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Trump Finally Condemns Shooting Of Indian Engineers In Kansas

01/03/2017 8:35 AM IST | Updated 01/03/2017 9:57 AM IST
Win McNamee via Getty Images
WASHINGTON, DC - FEBRUARY 28: U.S. President Donald Trump arrives to addresses a joint session of the U.S. Congress on February 28, 2017 in the House chamber of the U.S. Capitol in Washington, DC. Trump's first address to Congress is expected to focus on national security, tax and regulatory reform, the economy, and healthcare. (Photo by Win McNamee/Getty Images)

WASHINGTON ― President Donald Trump on Tuesday publicly condemned last week’s shooting in Kansas that killed an engineer from India and wounded another.

“Recent threats targeting Jewish Community Centers and vandalism of Jewish cemeteries, as well as last week’s shooting in Kansas City, remind us that while we may be a nation divided on policies, we are a country that stands united in condemning hate and evil in all its forms,” Trump said, beginning his address before a joint session of Congress.

The comments were Trump’s first public acknowledgment of the attack Wednesday at a restaurant in the Kansas City suburb of Olathe, Kansas. The suspect, Adam Purinton, 51, allegedly confronted his two victims, used “racial slurs” and told them “get out of my country,” before returning with a handgun and opening fire, police said.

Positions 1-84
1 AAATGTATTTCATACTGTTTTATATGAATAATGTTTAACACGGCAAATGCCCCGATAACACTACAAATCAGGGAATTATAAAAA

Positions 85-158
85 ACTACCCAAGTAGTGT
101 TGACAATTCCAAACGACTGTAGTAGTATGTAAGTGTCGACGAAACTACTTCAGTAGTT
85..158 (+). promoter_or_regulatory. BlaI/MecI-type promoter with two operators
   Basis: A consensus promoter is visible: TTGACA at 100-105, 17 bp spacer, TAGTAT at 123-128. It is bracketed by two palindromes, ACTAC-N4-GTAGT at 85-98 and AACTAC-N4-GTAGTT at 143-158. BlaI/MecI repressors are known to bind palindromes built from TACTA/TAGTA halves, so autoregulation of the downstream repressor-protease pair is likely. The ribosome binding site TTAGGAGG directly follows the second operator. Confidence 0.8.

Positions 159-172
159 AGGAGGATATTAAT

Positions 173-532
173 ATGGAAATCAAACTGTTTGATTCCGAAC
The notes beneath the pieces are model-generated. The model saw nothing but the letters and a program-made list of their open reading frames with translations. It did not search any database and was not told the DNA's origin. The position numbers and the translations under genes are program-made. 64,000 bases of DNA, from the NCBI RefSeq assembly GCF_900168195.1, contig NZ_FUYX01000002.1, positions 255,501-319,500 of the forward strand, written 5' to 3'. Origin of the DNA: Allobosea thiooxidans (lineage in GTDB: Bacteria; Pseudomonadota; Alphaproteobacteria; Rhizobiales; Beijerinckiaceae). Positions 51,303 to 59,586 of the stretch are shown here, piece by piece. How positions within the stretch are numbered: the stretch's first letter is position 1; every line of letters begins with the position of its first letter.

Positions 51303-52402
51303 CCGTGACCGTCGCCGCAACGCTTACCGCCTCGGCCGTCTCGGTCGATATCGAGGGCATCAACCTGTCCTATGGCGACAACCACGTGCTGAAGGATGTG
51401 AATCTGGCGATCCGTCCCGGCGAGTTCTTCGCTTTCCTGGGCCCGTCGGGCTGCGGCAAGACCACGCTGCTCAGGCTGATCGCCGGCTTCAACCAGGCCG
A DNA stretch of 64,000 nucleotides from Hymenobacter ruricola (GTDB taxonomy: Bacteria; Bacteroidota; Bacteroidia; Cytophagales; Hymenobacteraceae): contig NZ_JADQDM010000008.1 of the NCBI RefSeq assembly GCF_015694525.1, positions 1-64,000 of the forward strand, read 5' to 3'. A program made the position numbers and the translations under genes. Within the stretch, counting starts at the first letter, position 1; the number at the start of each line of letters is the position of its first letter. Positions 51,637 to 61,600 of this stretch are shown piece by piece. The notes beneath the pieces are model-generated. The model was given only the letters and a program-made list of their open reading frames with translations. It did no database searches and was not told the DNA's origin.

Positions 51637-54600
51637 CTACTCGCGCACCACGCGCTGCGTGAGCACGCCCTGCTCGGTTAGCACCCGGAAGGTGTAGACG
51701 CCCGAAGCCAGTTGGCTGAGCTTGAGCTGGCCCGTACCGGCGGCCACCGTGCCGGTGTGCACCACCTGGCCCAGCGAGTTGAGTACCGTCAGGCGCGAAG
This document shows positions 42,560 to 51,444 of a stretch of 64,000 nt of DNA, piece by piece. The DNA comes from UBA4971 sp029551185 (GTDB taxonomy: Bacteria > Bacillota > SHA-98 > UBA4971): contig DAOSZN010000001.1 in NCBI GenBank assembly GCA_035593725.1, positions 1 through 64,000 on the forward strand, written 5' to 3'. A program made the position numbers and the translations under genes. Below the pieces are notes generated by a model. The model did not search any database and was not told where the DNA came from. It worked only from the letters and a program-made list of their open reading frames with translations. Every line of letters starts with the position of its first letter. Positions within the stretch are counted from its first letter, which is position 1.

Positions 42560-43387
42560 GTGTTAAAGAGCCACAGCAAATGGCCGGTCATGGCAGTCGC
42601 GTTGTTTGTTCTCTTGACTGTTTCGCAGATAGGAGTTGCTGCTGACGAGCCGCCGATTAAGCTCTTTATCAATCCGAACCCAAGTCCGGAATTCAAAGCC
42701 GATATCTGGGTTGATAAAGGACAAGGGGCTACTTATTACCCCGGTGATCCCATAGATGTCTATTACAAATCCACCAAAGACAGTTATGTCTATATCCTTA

Purinton faces charges of first-degree murder in the slaying of Srinivas Kuchibhotla, 32, as well as attempted first-degree murder in the shooting of Alok Madasani, 32, and Ian Grillot, 24, a bystander who intervened. Kuchibhotla and Madasani were both born in India. The FBI is investigating the shooting as a hate crime. 

Trump had come under criticism for not being more forceful in denouncing a wave of anti-Semitic incidents and other hate incidents since his election. Although a White House spokesman released a statement on Tuesday denouncing the Kansas shooting, the Kansas City Star called for Trump to address the attack personally.

“During such moments of crisis, people look to the president for strength and guidance,” the newspaper’s editorial board wrote on Monday. “They need to hear their moral outrage articulated, the condemnation of a possible hate crime and the affirmation that the U.S. values everyone’s contributions, whether you’re an immigrant or native-born.”

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